|Type||Journal Article - Journal of Acquired Immune Deficiency Syndromes|
|Title||Cohort Analysis of Program Data to Estimate HIV Incidence and Uptake of HIV-Related Services Among Female Sex Workers in Zimbabwe, 2009-2014|
Background: HIV epidemiology and intervention uptake among
female sex workers (FSW) in sub-Saharan Africa remain poorly
understood. Data from outreach programs are a neglected resource.
Methods: Analysis of data from FSW consultations with
Zimbabwe’s National Sex Work program, 2009–2014. At each visit,
data were collected on sociodemographic characteristics, HIV testing
history, HIV tests conducted by the program and antiretroviral
(ARV) history. Characteristics at first visit and longitudinal data on
program engagement, repeat HIV testing, and HIV seroconversion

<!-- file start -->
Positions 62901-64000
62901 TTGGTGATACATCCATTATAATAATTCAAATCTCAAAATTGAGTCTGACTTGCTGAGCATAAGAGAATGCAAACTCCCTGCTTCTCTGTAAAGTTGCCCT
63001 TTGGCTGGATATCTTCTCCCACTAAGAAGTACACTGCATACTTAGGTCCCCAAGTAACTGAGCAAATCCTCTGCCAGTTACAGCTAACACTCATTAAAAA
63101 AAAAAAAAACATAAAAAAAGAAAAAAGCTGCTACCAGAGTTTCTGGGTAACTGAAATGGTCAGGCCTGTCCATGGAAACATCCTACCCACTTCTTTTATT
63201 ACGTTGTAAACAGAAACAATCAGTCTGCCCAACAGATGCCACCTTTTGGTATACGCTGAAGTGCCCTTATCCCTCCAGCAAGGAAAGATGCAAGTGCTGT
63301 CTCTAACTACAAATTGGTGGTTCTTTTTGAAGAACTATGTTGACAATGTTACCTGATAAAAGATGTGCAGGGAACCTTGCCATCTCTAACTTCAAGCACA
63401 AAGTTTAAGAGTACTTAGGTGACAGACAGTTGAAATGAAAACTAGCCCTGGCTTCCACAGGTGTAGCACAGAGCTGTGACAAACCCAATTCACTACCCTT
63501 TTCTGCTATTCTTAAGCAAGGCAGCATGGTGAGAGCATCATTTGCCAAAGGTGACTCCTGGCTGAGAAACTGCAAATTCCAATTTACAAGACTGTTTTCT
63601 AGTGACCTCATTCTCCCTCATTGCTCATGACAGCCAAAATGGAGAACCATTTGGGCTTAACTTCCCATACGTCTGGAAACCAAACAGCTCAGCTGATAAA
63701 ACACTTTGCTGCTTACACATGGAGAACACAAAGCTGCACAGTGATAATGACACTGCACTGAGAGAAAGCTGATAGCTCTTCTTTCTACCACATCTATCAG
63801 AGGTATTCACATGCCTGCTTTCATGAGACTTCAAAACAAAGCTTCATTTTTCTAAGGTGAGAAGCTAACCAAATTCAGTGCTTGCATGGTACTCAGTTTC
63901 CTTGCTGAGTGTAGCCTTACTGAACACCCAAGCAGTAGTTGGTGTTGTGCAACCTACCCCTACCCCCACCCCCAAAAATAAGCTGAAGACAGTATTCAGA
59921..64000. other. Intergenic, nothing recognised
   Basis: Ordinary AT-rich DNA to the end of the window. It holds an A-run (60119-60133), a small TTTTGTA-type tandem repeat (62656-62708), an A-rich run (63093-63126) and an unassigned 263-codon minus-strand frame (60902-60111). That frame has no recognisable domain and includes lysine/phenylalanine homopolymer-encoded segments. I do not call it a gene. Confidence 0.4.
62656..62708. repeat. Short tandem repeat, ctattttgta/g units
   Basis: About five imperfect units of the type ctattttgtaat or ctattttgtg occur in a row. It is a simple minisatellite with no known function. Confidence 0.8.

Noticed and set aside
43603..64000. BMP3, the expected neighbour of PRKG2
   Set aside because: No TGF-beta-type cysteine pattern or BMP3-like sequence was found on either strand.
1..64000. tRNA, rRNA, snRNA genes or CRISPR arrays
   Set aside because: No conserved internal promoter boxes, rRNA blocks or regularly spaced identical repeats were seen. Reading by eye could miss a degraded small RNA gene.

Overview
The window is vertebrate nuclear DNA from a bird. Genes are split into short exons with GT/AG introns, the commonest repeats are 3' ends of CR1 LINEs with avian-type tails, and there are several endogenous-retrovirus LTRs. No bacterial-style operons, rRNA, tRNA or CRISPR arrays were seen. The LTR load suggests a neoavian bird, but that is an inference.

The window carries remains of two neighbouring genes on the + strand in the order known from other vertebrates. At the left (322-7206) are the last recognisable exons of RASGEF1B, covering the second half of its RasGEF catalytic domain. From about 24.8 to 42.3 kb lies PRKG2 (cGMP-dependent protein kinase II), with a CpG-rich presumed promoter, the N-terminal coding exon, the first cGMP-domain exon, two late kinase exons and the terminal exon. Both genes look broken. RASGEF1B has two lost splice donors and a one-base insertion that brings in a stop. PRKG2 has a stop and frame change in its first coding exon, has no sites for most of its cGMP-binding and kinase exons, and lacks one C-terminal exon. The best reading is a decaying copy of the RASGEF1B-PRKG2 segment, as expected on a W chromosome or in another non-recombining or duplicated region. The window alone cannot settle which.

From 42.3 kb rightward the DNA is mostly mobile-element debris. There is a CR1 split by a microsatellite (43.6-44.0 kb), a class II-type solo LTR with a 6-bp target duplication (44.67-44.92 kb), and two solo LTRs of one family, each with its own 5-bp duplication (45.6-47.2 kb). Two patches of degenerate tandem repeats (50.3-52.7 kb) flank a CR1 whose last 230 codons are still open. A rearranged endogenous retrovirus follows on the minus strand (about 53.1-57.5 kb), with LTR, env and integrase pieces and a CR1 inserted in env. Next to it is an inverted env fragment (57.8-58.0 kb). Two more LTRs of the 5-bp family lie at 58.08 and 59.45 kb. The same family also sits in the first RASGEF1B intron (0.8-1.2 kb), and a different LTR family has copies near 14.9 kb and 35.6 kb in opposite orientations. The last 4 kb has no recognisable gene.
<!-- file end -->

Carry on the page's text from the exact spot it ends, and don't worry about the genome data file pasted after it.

were analyzed using a cohort approach.
Results: Data were available for 13,360 women, 31,389 visits,
14,579 reported HIV tests, 2750 tests undertaken by the program,
and 2387 reported ARV treatment initiations. At first visit, 72% of
FSW had tested for HIV; 50% of these reported being HIV positive.
Among HIV-positive women, 41% reported being on ARV. 56% of
FSW attended the program only once. FSW who had not previously
had an HIV-positive test had been tested within the last 6 months
27% of the time during follow-up. After testing HIV positive,
women started on ARV at a rate of 23/100 person years of follow-up.
Among those with 2 or more HIV tests, the HIV seroconversion rate
was 9.8/100 person years of follow-up (95% confidence interval: 7.1
Conclusions: Individual-level outreach program data can be used
to estimate HIV incidence and intervention uptake among FSW in
Zimbabwe. Current data suggest very high HIV prevalence and
incidence among this group and help identify areas for program
improvement. Further methodological validation is required.
|»||Zimbabwe - Demographic and Health Survey 2010-2011|